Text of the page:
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thetick
02-17-2014, 04:17 PM
I noticed an interesting statement when looking at Chris Stringer Wikipedia page. Note it's only in the German version, not sure why the English version is missing this picture/details.

See the area I circled in red:

1428

From Google Translate:

"Right outer points stringers that some genetic abnormalities have been found in Africa that seem to point to a third gene flow from an as yet unknown pre-human population of anatomically modern humans

http://de.wikipedia.org/wiki/Chris_Stringer

References Michael F. Hammer et al.: Genetic evidence for archaic admixture in Africa. In: . PNAS band 108, No. 37, 2011, p 15123-15128, doi: 10.1073/pnas.1109300108


So what evidence is there for this third gene flow? Is this another human ancestor or just an isolated Homo erectus or heidelbergensis population? Is it a reference to the Sima de los Huesos findings? Any ideas?

parasar
02-18-2014, 12:46 AM
I noticed an interesting statement when looking at Chris Stringer Wikipedia page. Note it's only in the German version, not sure why the English version is missing this picture/details.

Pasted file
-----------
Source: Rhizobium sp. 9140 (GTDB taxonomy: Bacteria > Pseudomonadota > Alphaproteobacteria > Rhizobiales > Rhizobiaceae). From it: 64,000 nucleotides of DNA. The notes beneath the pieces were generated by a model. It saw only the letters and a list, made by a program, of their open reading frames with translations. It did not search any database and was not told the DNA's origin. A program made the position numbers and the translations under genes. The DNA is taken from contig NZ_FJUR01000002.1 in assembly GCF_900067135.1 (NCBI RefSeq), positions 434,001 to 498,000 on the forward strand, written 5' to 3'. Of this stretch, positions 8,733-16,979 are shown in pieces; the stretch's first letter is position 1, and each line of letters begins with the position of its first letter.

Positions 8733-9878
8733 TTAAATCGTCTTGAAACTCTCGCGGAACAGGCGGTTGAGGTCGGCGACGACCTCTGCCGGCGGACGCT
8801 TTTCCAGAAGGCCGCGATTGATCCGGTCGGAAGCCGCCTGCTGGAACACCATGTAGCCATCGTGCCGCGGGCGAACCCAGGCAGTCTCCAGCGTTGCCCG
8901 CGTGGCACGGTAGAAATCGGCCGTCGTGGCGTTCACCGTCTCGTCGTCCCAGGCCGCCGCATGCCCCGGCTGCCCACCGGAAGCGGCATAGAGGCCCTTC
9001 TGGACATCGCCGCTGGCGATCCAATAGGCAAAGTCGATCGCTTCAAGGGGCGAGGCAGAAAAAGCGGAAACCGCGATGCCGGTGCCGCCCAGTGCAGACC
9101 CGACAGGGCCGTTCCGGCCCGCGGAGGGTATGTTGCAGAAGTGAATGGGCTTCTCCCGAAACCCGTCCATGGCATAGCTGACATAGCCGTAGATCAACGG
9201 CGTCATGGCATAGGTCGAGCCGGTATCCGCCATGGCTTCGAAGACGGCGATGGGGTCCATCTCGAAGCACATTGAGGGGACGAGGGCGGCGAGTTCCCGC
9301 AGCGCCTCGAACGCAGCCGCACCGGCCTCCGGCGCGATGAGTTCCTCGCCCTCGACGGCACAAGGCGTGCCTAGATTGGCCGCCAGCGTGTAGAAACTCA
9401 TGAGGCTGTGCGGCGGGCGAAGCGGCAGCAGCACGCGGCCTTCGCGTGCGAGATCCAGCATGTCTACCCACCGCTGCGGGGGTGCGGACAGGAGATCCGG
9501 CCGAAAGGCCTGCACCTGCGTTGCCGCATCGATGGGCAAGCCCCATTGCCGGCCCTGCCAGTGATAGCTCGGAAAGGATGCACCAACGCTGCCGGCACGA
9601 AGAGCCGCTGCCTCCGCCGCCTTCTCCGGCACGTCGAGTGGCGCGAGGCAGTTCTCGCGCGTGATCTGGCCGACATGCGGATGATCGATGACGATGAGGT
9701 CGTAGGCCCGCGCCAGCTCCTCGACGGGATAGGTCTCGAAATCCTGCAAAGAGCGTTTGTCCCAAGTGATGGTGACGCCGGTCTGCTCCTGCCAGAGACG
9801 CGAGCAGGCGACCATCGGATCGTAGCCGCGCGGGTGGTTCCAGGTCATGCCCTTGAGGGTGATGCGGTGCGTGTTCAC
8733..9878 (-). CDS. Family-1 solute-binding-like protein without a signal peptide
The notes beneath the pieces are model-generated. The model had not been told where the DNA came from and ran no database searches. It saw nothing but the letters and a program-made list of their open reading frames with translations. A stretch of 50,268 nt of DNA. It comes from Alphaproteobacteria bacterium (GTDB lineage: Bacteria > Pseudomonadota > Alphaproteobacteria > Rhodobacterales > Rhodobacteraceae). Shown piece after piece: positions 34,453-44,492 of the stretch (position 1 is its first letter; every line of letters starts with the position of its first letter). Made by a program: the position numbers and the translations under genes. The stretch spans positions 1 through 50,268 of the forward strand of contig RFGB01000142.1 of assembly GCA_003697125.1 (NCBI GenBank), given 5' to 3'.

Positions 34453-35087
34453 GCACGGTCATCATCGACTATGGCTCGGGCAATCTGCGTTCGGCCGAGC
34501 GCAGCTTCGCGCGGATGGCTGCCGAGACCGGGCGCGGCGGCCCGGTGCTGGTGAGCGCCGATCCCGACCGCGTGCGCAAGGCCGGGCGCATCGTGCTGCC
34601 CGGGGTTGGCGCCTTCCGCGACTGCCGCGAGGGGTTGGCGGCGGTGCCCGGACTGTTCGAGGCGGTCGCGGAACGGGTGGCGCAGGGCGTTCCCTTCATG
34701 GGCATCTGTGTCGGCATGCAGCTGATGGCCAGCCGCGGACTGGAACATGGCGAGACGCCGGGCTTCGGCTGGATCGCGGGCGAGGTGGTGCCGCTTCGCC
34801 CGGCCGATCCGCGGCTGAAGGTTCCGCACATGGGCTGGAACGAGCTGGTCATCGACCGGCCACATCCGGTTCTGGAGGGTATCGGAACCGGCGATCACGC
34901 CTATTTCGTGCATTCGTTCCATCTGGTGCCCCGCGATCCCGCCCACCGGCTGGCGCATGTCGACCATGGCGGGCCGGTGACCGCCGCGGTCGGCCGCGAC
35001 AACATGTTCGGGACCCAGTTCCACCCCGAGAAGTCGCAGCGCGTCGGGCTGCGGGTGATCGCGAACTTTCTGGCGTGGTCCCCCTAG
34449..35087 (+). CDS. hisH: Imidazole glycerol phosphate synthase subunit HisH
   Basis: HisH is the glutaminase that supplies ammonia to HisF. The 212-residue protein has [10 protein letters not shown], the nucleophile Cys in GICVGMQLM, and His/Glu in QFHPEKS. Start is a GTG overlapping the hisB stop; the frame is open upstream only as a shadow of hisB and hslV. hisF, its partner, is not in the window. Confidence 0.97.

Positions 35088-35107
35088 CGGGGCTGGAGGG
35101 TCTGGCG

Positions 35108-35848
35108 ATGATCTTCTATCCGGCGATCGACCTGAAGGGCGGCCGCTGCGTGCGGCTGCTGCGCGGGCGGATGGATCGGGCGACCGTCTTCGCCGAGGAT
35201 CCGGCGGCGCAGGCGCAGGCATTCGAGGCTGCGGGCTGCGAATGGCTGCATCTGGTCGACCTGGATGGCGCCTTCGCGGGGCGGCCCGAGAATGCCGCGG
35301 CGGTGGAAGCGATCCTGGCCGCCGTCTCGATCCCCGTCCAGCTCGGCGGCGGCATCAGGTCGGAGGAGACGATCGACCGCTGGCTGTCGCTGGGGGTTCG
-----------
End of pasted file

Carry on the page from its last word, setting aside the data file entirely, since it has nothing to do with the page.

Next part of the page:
See the area I circled in red:

1428

From Google Translate:

"Right outer points stringers that some genetic abnormalities have been found in Africa that seem to point to a third gene flow from an as yet unknown pre-human population of anatomically modern humans

http://de.wikipedia.org/wiki/Chris_Stringer

References Michael F. Hammer et al.: Genetic evidence for archaic admixture in Africa. In: . PNAS band 108, No. 37, 2011, p 15123-15128, doi: 10.1073/pnas.1109300108


So what evidence is there for this third gene flow? Is this another human ancestor or just an isolated Homo erectus or heidelbergensis population? Is it a reference to the Sima de los Huesos findings? Any ideas?

Perhaps "Iwo Eleru ... there is evidence of an input of archaic DNA into some modern African populations as recently as 35,000 years ago."

Rethinking "Out of Africa"
http://edge.org/conversation/rethinking-out-of-africa